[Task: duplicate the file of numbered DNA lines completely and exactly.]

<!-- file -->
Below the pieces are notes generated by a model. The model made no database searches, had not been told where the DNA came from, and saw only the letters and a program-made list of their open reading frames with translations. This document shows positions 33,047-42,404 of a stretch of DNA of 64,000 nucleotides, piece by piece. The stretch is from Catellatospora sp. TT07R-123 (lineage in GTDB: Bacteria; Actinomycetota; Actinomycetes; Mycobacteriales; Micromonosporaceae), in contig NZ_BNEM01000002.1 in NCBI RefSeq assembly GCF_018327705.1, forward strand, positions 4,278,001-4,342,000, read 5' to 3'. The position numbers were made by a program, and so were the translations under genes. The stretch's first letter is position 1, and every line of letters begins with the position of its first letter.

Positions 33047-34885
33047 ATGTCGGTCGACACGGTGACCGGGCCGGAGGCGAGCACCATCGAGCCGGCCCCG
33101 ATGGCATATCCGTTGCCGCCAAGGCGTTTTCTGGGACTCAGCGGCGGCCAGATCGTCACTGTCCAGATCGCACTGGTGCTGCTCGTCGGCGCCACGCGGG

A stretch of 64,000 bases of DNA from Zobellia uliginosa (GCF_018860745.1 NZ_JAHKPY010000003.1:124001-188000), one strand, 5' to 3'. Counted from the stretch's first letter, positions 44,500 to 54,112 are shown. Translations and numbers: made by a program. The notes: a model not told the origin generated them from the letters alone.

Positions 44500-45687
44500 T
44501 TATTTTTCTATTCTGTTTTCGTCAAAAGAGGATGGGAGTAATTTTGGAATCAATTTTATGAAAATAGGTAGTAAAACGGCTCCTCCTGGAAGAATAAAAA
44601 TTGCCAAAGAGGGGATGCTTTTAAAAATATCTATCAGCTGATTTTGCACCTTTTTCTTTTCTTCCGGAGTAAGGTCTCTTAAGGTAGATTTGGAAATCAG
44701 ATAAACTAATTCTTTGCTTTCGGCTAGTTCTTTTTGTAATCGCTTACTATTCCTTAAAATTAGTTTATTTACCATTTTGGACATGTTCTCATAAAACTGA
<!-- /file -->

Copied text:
Below the pieces are notes generated by a model. The model made no database searches, had not been told where the DNA came from, and saw only the letters and a program-made list of their open reading frames with translations. This document shows positions 33,047-42,404 of a stretch of DNA of 64,000 nucleotides, piece by piece. The stretch is from Catellatospora sp. TT07R-123 (lineage in GTDB: Bacteria; Actinomycetota; Actinomycetes; Mycobacteriales; Micromonosporaceae), in contig NZ_BNEM01000002.1 in NCBI RefSeq assembly GCF_018327705.1, forward strand, positions 4,278,001-4,342,000, read 5' to 3'. The position numbers were made by a program, and so were the translations under genes. The stretch's first letter is position 1, and every line of letters begins with the position of its first letter.

Positions 33047-34885
33047 ATGTCGGTCGACACGGTGACCGGGCCGGAGGCGAGCACCATCGAGCCGGCCCCG
33101 ATGGCATATCCGTTGCCGCCAAGGCGTTTTCTGGGACTCAGCGGCGGCCAGATCGTCACTGTCCAGATCGCACTGGTGCTGCTCGTCGGCGCCACGCGGG

A stretch of 64,000 bases of DNA from Zobellia uliginosa (GCF_018860745.1 NZ_JAHKPY010000003.1:124001-188000), one strand, 5' to 3'. Counted from the stretch's first letter, positions 44,500 to 54,112 are shown. Translations and numbers: made by a program. The notes: a model not told the origin generated them from the letters alone.

Positions 44500-45687
44500 T
44501 TATTTTTCTATTCTGTTTTCGTCAAAAGAGGATGGGAGTAATTTTGGAATCAATTTTATGAAAATAGGTAGTAAAACGGCTCCTCCTGGAAGAATAAAAA
44601 TTGCCAAAGAGGGGATGCTTTTAAAAATATCTATCAGCTGATTTTGCACCTTTTTCTTTTCTTCCGGAGTAAGGTCTCTTAAGGTAGATTTGGAAATCAG
44701 ATAAACTAATTCTTTGCTTTCGGCTAGTTCTTTTTGTAATCGCTTACTATTCCTTAAAATTAGTTTATTTACCATTTTGGACATGTTCTCATAAAACTGA